When it comes to the efficient cooling of electrical components, heat exchangers are the name of the game. As the movement toward more energy-conscious climate control and cooling systems continues to mount in the face of global climate change, this element of climate systems has emerged as a go-to cooling solution in today’s industrial manufacturing and automation space.
However, while the choice whether to deploy a heat exchanger is no longer an option, the kind of heat exchanger that best suits your climate control needs is up for debate. Air-to-air heat exchangers and air-to-water both present unique benefits and value propositions depending on the context, application, installation specifications, and the overall architecture of your industrial or manufacturing system.
With this in mind, let’s take a quick look at the elements of air-to-air heat exchangers and air-to-water heat exchangers to help you make the most educated decision possible based on your business potential and goals.
Air-to-air heat exchangers
Air-to-air heat exchangers are the most common type of exchangers. They work by utilizing the difference between the hotter internal temperature of an enclosure and the cooler, ambient air temperature. Engineers can implement air-to-air exchangers in a variety of industrial environments including automotive, food and beverage, and retail and logistics.
In addition, air-to-air exchangers can utilize existing airflow patterns through convection or forced air and do not require additional accessories or equipment. To further enhance their flexibility, air-to-air exchangers utilize the airflow within an enclosure, or they can be connected to existing ductwork/HVAC systems.
There are some limitations to air-to-air heat exchangers, primarily in terms of the climates and environmental conditions in which they can be most effectively utilized.
For example, if the difference between indoor and outdoor temperatures is too substantial then the cooling and energy-saving capability of the exchanger can be significantly reduced. The good news though is that recent advancement in Rittal’s air-to-air exchangers have optimized this functionality in climates that reach temperatures as low as -13°F. Some of the advancements include:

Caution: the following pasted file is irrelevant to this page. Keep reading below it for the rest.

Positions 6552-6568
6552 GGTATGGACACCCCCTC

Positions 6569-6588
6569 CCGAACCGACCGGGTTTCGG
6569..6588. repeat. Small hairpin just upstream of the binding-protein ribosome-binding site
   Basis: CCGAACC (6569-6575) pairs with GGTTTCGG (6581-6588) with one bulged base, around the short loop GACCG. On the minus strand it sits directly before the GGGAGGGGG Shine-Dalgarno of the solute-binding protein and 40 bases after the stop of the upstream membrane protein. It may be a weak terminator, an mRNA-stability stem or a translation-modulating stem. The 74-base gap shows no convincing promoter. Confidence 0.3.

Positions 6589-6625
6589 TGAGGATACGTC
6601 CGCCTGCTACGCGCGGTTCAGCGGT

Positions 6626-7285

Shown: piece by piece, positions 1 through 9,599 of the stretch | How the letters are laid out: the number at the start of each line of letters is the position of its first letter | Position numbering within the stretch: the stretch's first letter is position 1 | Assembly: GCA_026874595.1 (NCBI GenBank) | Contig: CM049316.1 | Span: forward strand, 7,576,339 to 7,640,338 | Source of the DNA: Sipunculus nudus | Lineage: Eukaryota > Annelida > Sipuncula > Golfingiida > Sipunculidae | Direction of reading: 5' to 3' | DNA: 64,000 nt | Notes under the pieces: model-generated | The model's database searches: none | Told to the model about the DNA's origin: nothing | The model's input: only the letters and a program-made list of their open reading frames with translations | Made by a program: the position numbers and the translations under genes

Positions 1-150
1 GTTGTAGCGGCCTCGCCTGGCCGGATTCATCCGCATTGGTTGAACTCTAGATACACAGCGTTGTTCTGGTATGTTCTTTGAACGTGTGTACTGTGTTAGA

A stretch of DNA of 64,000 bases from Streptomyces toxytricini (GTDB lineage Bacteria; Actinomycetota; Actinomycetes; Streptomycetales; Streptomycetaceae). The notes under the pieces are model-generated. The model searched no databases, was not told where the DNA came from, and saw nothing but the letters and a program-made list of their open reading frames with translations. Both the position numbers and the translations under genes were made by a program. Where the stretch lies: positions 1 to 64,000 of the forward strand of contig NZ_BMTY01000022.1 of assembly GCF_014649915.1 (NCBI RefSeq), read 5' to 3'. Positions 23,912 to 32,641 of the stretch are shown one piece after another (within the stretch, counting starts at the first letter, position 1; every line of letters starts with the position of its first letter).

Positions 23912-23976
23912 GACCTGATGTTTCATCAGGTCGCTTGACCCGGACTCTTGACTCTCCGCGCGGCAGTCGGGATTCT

- Enhanced filters for more varied environmental installations
- Digital thermostats controls to better monitor and react climate conditions
These factors make air-to-air heat exchangers useful in applications where plumbing for liquid cooling would be difficult to install, where existing air flow patterns and equipment layout already allow for effective cooling, or situations with moderate thermal loads. HVAC engineers can install air-to-air heat exchangers quickly, which reduces lead time, cost, and the potential for disruption across your entire value chain.
Given all the benefits and applications of air-to-air heat exchangers, they are still less efficient when compared with air-to-water exchangers because of a couple key factors.
Air-to-water heat exchangers
The main reason why air-to-water heat exchangers are more effective overall than their air-to-air counterpart is that air is simply not as effective at transferring heat as water. Air-to-water heat exchangers use the same principle of temperature differential to provide heating or cooling, however, they alter the internal air temperature by forcing the air across water coils.
The increased efficiency of heat transfer with air-to-water exchangers via the introduction of water significantly reduces both energy consumption and costs in a way that air-to-air exchangers just can’t match. This sizable reduction in energy use and operational cost is best demonstrated in industrial or manufacturing contexts with large thermal loads such as IT mainframe application or an automotive manufacturing facility where steady water supply is readily available.
But as with air-to-air exchangers, air-to-water exchangers do come with their own liabilities or instances where deployment may not be as effective. Whereas air-to-air heat exchangers are easier to integrate with existing infrastructure, air-to-water exchangers need access to water, thus requiring plumbing and a reliable water supply or recirculation system. This most often means integrating pumps, valves, and other waterlow accessories.
This means plant engineers and system integrators must weigh a couple key factors when considering an air-to-water heat exchanger system:
- Elevated installation costs, which requires calculations of those costs relative to the lifespan and long-term savings the air-to-water exchanger provides
- Increased installation and integration time
Which heat exchanger is right for you?
As with any major decision in life, context matters — the environment you’re in, the challenges and opportunities in front of you, and the goals and benchmarks you set. The same is of course true for deciding which heat exchanger is best suited to meet your business goals and industry landscape.
The ultimate decision will balance installation and operational costs, target cooling capacity, and thermal loads. Air-to-air heat exchangers can get up and running quickly and engineers can integrate them into many different kinds of applications easily. On the other hand, air-to-water heat exchangers deliver better efficiency and can suit more energy-demanding applications, but they require plumbing and waterflow integrations, which may not always be available.
In the end, your choice of exchanger should account for the factors outlined above along with the parameters and specifications of your plant or facility to better understand which avenue is best for you.